Getting a Puppy for the Holidays? Five Things to Consider

Adding a new four-legged member to your family is a great way to celebrate the holiday season, and this year thousands of wet noses and fuzzy paws will find their way into homes this season. However, getting a Christmas or New Year puppy isn’t all fun and games—it is an important event for your entire family.  Before you decide to get a Holiday puppy there are a few important things to consider. Read on to learn the top 5 things to know before getting a puppy for the holidays.

Determine if this is the Right Time

Before making a commitment to a puppy, ensure each member of your family is 100% on board with the decision.  Once the cuteness of a puppy wears off, you must be sure that you are committed to the dog he will become. Issues like pet allergies or upcoming changes within the family like a new baby, relocation or job change can create stressful environments for everyone; but especially a puppy. Puppies are adorable bundles of wagging tails, floppy ears, and to the dismay of thousands of allergy sufferers everywhere, fur and dander. If any family member has a history of allergies, you might want to consider a hypoallergenic dog breed or perhaps choosing a different pet altogether. And many well-behaved dogs find themselves re-homed due to changes in the household that may have easily be foreseen. Be honest with yourself and each member of your family so that together, you can make a decision for the long haul.

Understand the Commitment

The average lifespan of a dog is between 10 and 13 years, and when you bring a canine companion into your life, you must be aware that your commitment to her is for the entire life of your new friend. Bringing a new puppy into your home is a lot like bringing home a baby. Your new puppy will look to you to teach her how to behave, learn about the world and to love and play with her. Having a new puppy requires a time commitment of the whole family, and all members need to be dedicated to providing what the puppy needs, especially in the first few months. This includes:

  • Potty training
  • Crate training
  • Walks and exercise
  • Vet appointments
  • Feeding times
  • Play time
  • Basic Training & Obedience

Consider “Adopt, Don’t Shop”

If the idea of all of these needs is daunting, that doesn’t mean you can’t get a dog. Instead of a puppy, consider adopting an adult or even a senior dog into your home. Adult dogs demand less time and energy than puppies, are often already housebroken and may be an excellent option for your family. Even better, there are plenty of adult and senior dogs deserving of new homes through wonderful local organizations like Peak Lab Rescue and Paw Prints Animal Rescue to name just a few. Stopping by the SPCA of Wake County is a great place to start. Even if you don’t end up adopting, it is a great place to learn about different dogs and their needs, and help your family get ready to welcome a dog into your lives. The staff there is extremely knowledgeable and who knows? While you’re there, you might just find your new best friend!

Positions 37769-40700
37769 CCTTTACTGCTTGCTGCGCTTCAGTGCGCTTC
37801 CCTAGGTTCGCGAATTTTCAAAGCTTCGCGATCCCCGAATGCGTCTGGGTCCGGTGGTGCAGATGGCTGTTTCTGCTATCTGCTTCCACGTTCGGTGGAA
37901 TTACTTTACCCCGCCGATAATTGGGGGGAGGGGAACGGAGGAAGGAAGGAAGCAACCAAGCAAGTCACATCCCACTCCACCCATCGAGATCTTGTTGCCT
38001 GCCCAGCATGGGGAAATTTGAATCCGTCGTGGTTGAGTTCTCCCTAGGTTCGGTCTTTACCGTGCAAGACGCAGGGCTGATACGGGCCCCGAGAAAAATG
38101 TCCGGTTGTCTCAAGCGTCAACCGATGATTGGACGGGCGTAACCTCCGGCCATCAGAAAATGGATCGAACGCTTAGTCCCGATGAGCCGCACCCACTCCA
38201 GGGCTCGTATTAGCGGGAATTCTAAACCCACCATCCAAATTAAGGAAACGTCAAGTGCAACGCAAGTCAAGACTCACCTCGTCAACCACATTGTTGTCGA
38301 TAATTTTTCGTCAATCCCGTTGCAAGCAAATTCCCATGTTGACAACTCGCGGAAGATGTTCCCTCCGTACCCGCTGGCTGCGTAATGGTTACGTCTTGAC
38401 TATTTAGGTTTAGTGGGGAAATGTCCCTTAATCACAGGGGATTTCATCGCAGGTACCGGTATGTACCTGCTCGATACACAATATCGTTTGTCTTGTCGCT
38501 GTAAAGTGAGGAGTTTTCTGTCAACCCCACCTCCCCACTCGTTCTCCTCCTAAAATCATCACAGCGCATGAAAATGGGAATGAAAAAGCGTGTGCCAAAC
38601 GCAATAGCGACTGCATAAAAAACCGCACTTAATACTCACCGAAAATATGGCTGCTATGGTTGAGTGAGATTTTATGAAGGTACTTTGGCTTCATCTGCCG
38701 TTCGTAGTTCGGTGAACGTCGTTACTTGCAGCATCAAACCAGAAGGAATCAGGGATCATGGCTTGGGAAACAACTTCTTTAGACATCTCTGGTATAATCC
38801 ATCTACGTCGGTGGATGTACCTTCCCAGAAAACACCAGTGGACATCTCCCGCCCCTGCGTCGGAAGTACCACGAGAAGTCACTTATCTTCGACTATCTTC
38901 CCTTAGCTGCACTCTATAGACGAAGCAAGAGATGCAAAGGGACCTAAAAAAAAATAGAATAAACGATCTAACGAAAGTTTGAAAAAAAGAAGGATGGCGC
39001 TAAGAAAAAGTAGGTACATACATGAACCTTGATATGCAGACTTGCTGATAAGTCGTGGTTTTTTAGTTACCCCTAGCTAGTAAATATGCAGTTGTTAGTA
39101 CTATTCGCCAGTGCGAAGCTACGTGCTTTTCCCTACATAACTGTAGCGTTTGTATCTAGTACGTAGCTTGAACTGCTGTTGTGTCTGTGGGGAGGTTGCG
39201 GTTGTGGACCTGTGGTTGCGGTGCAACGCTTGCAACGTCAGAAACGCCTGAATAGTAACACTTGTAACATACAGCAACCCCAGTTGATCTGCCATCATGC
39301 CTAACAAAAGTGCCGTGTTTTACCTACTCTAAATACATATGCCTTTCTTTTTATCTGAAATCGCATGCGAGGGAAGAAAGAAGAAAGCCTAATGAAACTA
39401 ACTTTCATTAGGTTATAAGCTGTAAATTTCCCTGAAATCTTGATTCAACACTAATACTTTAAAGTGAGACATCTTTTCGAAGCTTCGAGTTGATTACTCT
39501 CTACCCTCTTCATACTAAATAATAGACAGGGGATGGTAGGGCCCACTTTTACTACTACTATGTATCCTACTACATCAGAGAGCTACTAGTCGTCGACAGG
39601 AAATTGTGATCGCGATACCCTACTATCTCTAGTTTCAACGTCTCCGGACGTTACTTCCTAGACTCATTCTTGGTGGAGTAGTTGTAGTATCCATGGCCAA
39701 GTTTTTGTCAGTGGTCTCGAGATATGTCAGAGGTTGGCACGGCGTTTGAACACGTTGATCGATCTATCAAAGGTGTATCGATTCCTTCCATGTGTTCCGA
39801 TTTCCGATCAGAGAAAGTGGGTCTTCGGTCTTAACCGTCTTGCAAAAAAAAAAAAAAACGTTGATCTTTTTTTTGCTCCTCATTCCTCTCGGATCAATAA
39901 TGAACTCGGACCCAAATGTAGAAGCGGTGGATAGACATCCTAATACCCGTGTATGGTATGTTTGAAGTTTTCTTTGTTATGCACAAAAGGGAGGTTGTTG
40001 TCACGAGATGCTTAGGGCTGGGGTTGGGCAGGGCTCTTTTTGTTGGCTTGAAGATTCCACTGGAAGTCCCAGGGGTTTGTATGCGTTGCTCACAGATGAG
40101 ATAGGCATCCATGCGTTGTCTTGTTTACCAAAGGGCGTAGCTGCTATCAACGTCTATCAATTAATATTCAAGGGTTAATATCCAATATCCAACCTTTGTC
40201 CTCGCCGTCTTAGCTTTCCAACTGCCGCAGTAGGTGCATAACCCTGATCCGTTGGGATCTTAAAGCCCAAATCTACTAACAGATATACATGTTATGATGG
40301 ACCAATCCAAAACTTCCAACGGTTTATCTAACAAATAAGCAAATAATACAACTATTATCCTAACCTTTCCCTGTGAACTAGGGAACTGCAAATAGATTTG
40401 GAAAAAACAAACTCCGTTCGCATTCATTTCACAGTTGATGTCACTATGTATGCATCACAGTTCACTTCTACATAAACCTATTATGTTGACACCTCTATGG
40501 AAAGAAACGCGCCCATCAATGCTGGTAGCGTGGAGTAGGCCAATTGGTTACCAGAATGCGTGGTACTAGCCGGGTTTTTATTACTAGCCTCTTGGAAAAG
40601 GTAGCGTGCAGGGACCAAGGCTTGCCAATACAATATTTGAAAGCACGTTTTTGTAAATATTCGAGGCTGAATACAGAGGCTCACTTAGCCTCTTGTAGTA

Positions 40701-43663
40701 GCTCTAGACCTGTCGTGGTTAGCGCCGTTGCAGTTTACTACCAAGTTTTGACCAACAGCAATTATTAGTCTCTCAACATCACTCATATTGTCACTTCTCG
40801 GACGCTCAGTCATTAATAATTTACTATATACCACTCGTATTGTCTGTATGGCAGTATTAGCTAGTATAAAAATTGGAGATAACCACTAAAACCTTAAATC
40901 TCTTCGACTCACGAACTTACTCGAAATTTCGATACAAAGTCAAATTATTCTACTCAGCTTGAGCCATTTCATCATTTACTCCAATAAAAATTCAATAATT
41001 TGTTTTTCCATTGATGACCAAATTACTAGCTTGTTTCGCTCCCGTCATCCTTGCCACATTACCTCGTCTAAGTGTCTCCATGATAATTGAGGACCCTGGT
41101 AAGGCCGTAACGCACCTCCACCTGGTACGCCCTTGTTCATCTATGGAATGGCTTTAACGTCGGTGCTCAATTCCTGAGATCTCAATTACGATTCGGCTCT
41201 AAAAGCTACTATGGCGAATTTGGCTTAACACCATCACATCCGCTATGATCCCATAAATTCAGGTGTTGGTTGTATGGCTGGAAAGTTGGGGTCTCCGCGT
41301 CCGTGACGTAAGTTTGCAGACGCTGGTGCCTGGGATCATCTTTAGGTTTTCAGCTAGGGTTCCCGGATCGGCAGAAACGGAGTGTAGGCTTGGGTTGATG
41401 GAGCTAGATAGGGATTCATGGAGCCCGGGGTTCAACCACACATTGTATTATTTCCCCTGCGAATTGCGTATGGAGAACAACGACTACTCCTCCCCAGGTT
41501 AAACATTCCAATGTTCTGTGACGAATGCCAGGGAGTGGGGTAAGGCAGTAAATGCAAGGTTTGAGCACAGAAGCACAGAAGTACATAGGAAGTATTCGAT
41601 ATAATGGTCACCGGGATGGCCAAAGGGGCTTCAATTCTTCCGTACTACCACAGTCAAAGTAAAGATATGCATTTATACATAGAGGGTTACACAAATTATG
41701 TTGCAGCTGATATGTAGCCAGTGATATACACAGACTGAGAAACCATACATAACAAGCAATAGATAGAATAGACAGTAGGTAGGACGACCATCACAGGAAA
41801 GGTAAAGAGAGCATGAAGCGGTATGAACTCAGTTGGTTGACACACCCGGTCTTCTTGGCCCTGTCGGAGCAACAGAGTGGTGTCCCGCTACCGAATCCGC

Make Sure You Have the Proper Space

Deciding whether or not your home has room for a puppy isn’t just about the amount of space you have, but about the kind of space (and time) that you have. If you have a very small apartment with not much green space you may not want a large dog with boundless energy unless hiring a daily dog walker is within your budget. If you have a large home with a big yard to play, perhaps an energetic pup is right up your alley. Also consider whether the space inside your home is appropriate for a young puppy. Designate areas for your pet to rest, eat and play and cordon off spaces that are off limits by choice or for safety (including rooms with lots of clothing or toys to ingest). Set clear expectations for both your new dog and your family when your new furry family member arrives to make the transition into the new home easier on everyone.

Remember: An Exercised Dog is a Well-Behaved Dog

Many families getting a dog for the first time worry about managing behavioral or potty training issues that may quickly arise. One of the best ways to avoid nuisance issues is to set your new dog up for success with plenty of exercise and establish a solid routine from the very start. Veterinarians suggest that a new puppy will require a potty break at intervals equal to its month in age plus one (a three-month old puppy could go up to four hours, for example).  While well-exercised dogs six months of age and up can usually remain comfortably in a crate for the average work day, you may need to consider hiring a professional dog walker to relieve your new puppy at specific intervals in those first critical weeks.

If your family will need help keeping your new dog exercised or help establish a potty schedule, Peak City Puppy can help. Our New Puppy Service, starting at just $17 per visit, includes customized visit times to coordinate with your departure, GPS-timed email notifications upon arrival, and a personalized walking journal so you can remain up to date on your new puppy’s development. Best wishes as you consider bringing home a Holiday Puppy and learn more about this service and all the ways we can help make life with your dog healthier, happier and more convenient at

Lesley White is the owner of Peak City Puppy, a Triangle-based Dog Walking service now in its tenth year serving clients in Apex, Cary, Holly Springs, Raleigh, Morrisville and now New Hill.